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Student Loan Forgiveness: What you Need to Know Thumbnail

Student Loan Forgiveness: What you Need to Know


On August 24 President Biden announced his student-loan plan to reduce or wipe out the debt of millions of borrowers. Here’s what you need to know.

The plan eliminates up to $10,000 in federal-loan debt for individual borrowers with annual incomes of under $125,000 or couples who earn less than $250,000. Many borrowers will be eligible for total forgiveness up to $20,000 if they received Pell Grants, a form of federal financial aid awarded to students from low-income households.

The president will also be extending the pandemic-era student-loan pause on payments and interest through the end of the year.

Who is eligible for forgiveness?

Borrowers with federal student-loan debt are eligible for up to $10,000 in relief if they earn less than $125,000 a year, or under $250,000 a year for couples. People who received federal Pell Grants in college will also be eligible for up to $20,000 in forgiveness. 

When will forgiveness take effect?

More information is forthcoming but it seems likely at some point in 2022.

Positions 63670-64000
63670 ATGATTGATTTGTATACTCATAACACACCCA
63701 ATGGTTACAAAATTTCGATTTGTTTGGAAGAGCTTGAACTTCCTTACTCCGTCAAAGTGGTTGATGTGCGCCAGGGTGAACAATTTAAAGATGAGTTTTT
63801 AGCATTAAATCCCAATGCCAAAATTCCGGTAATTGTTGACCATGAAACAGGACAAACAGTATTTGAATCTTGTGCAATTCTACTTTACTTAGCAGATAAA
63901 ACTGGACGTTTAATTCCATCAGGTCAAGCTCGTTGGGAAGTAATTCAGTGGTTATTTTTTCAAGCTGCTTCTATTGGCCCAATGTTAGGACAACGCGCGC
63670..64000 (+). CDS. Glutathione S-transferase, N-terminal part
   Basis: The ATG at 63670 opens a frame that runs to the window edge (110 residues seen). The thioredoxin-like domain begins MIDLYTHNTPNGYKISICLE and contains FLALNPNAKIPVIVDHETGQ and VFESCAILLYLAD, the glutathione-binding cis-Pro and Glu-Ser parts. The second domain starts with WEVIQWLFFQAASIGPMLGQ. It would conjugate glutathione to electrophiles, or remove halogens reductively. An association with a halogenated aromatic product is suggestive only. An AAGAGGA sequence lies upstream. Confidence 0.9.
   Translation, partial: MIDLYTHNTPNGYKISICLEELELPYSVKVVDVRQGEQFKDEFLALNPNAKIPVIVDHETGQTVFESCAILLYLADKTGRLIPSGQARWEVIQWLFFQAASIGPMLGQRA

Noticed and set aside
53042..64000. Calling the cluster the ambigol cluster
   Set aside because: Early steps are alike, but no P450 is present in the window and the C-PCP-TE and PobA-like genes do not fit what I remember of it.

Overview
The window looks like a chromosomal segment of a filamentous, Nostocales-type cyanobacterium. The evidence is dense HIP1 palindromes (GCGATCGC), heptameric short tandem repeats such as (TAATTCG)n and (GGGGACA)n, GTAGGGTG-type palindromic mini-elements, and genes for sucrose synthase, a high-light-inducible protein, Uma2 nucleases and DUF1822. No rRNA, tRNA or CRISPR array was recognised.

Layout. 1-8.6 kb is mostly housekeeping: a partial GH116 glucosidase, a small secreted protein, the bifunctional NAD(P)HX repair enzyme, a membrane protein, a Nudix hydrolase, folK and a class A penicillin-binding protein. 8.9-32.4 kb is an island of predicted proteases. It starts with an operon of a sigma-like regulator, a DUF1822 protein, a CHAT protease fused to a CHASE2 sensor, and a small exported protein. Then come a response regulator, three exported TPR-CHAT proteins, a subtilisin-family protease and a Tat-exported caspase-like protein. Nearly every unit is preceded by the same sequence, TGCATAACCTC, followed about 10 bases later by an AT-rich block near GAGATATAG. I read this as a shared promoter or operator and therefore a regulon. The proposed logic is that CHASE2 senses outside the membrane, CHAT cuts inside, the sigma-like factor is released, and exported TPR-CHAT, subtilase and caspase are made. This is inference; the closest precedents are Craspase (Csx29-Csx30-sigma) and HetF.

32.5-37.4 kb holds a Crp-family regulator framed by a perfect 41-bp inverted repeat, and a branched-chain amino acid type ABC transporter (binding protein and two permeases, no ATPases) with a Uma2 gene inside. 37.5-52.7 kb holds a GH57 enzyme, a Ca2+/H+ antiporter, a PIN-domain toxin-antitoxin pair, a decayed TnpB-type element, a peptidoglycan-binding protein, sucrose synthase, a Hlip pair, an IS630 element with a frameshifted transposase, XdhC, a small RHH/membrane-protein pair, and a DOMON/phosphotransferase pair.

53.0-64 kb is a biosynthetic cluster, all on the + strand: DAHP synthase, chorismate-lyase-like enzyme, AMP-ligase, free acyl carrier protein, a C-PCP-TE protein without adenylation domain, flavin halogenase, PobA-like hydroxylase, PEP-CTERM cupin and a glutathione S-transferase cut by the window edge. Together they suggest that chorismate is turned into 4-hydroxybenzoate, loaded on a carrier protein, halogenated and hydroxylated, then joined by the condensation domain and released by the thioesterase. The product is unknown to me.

Is there anything you need to do to receive debt relief?

Not yet. Wait until you receive a notification from your loan servicer. Be on guard for scams (phone calls or email addresses that seem off). If you have moved or changed any of your contact information double check what is on file with your loan servicer and studentaid.gov website.

What if I have private student loans?

Only federal debt is eligible. 

What if the amount I owe is under $10,000?

If you owe less than $10,000 on your loan (or $20,000 for those who received Pell grants), then your remaining balance will be forgiven.

Are Parent Plus loans eligible?

Yes. This forgiveness applies to federal loans for both undergraduate and graduate programs, as well as to Parent Plus loans.

Will I owe taxes on the debt that is forgiven?

Good news here, you will not owe federal taxes on canceled student debt.

What if I have already paid off my loans?

This measure won’t apply to balances that have already been paid off.

Reminder: The special extension to retroactively sign up for public service loan forgiveness (PSLF) ends on  October 31. 

If you are employed by a non-profit, military, or federal, state,  or local government, this could save you a ton of money. You must  apply for the temporary extended program before October 31 at PSLF.gov. This temporary program will count your prior eligible years of work towards the ten years needed for loan forgiveness  even if you didn't sign up for PSLF from day 1. This could save you thousands of dollars. After you fill out your part of the application your employer will have to verify your work record so don't wait until the last minute.

Need further guidance?

Costs in the higher education system are incredible and it isn't getting any better. If you would like help understanding any of the above or discussing your particular situation I offer no cost initial consultations that you can schedule here.